Members of the CCA Treasure Coast Chapter recently kicked off a yearlong habitat restoration project. Working with the US Fish and Wildlife Service the project is focused on Pelican Island in the Vero Beach area. The project includes the monitoring of water quality as well as growth of existing mangroves. In the later stages of the project there will be a large scale mangrove and sea grass planting. CCA Florida purchased a large amount of the tools required for this project, and the dollars spent went much farther thanks to the generosity of longtime CCA Sponsor, Crowder Bros Ace Hardware.
We are happy to be able to roll up our sleeves and do something to give back to the local community stated Rick Smith, CCA Treasure Coast Chapter President. Any time we can get involved in a local project we are happy to do it. For more information about this ongoing project or to get involved with the Treasure Coast chapter, please contact Rick Smith at (772) 532-0665
On Saturday, August 28th, despite a triple threat of tropical weather posed by systems stacked up off the coast of Florida, dozens of volunteers from around Central Florida turned out to participate in the CCA Mid Coast Crab Trap and Waterway Cleanup at Down the Hatch Seafood Restaurant in Ponce Inlet. The cleanup was made possible due to a grant from the Boat U.S. Foundation. In addition the event had the support of local sponsors Hells Bay Boatworks, Costa, Bass Pro Orlando, Halifax Wrecking and Demolition Company, CoastalAddiction.com, K&S Printing and Down the Hatch Seafood Restaurant.
The cleanup, led by CCA Mid Coast Cleanup Chairwoman Debbie McNerney, had a dual focus. First, with a permit from FWC the target was abandoned, ghost crab traps, and second any trash or debris fouling our waterways.
Events like these highlight the importance of removing ghost traps from our waters. These traps continue to catch and kill crabs and other marine life as long as they are in the water. This was evidenced by the many traps that were retrieved with dead crabs and other animals in them. Secondly, as anyone who has spent an hour or two unwinding yards of chicken wire out of their prop can tell you, these traps also pose a threat to navigation. Many of the traps recovered had no marker buoys attached and several had obviously been hit by a propeller.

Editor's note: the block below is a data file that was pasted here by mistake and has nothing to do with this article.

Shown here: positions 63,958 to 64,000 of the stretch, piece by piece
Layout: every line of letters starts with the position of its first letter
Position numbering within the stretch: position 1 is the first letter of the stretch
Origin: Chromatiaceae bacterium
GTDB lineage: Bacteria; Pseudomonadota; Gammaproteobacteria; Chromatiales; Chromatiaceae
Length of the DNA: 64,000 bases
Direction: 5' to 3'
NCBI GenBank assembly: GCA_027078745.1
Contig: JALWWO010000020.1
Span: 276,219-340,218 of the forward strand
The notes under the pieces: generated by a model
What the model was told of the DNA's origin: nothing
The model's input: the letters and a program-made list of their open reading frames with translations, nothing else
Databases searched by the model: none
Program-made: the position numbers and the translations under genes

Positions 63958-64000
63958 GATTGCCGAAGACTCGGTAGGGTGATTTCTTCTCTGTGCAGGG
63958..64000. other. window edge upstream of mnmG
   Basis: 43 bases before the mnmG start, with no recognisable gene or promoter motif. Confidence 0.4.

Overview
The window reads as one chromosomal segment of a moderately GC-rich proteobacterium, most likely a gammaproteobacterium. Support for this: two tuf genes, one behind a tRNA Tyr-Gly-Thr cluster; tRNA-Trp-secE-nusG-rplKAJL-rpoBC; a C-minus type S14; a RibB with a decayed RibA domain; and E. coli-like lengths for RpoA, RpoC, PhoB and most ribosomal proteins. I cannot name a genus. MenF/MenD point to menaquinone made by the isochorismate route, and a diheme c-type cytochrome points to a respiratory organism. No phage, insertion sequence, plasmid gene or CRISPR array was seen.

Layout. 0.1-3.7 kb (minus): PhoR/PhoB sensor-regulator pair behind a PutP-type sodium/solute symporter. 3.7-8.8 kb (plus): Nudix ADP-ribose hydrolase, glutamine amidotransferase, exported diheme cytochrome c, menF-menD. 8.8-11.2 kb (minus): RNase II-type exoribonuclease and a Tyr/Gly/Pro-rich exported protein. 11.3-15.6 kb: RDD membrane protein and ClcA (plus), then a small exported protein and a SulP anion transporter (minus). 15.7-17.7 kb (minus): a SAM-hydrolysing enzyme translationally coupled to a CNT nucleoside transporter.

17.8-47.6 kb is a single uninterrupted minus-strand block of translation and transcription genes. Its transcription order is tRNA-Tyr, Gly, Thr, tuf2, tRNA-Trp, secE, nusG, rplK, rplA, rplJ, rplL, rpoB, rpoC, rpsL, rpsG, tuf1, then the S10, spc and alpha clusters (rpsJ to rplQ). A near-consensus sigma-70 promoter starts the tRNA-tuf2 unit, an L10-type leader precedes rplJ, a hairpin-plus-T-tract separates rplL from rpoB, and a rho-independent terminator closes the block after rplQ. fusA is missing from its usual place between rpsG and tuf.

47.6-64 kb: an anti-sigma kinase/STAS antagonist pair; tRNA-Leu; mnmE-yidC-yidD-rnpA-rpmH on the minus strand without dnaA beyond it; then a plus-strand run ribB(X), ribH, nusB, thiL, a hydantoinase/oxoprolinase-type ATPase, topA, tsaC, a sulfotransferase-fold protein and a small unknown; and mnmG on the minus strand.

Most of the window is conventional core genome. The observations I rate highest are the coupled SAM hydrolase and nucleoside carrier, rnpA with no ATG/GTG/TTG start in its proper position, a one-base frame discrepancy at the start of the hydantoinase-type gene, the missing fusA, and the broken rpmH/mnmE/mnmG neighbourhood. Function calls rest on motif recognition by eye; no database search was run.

In addition to the benefit of removing this trash from our waters, a research team from the University of Central Florida was on hand to collect data on invasive species attached to marine debris. The team, led by Dr. Linda Walters, was able to identify all three invasive species in their study. This data will extend their knowledge and understanding of these species and the threat they pose to native species.
At the end of the day, with the efforts of all of the volunteers, we were able to remove many abandoned traps from our waters, as well as a dumpster full of trash!
For more information about how you can organize a crab trap cleanup in your area please visit the FWC website or contact Dan Askin, CCA Florida General Manager, at 321-663-2588.
Coastal Conservation Association Florida (CCA Florida) is a statewide, nonprofit marine conservation organization working in an advocacy role to protect the states marine resources and the interests of saltwater anglers. Comprised of 28 local chapters from Pensacola to the Keys, we support strong, resource based law enforcement, access to the resource for recreational fishing and strong and fairly balanced fishery regulations to protect state and federal fish stocks. CCA Florida is one of 17 state chapters of the Coastal Conservation Association.
Michael Benedict and Chris Petersonbring in the first trap of the day
Will Davids and Ted Wyka unloadsome more debris
Larry Poucher brings his boat in withanother load of trash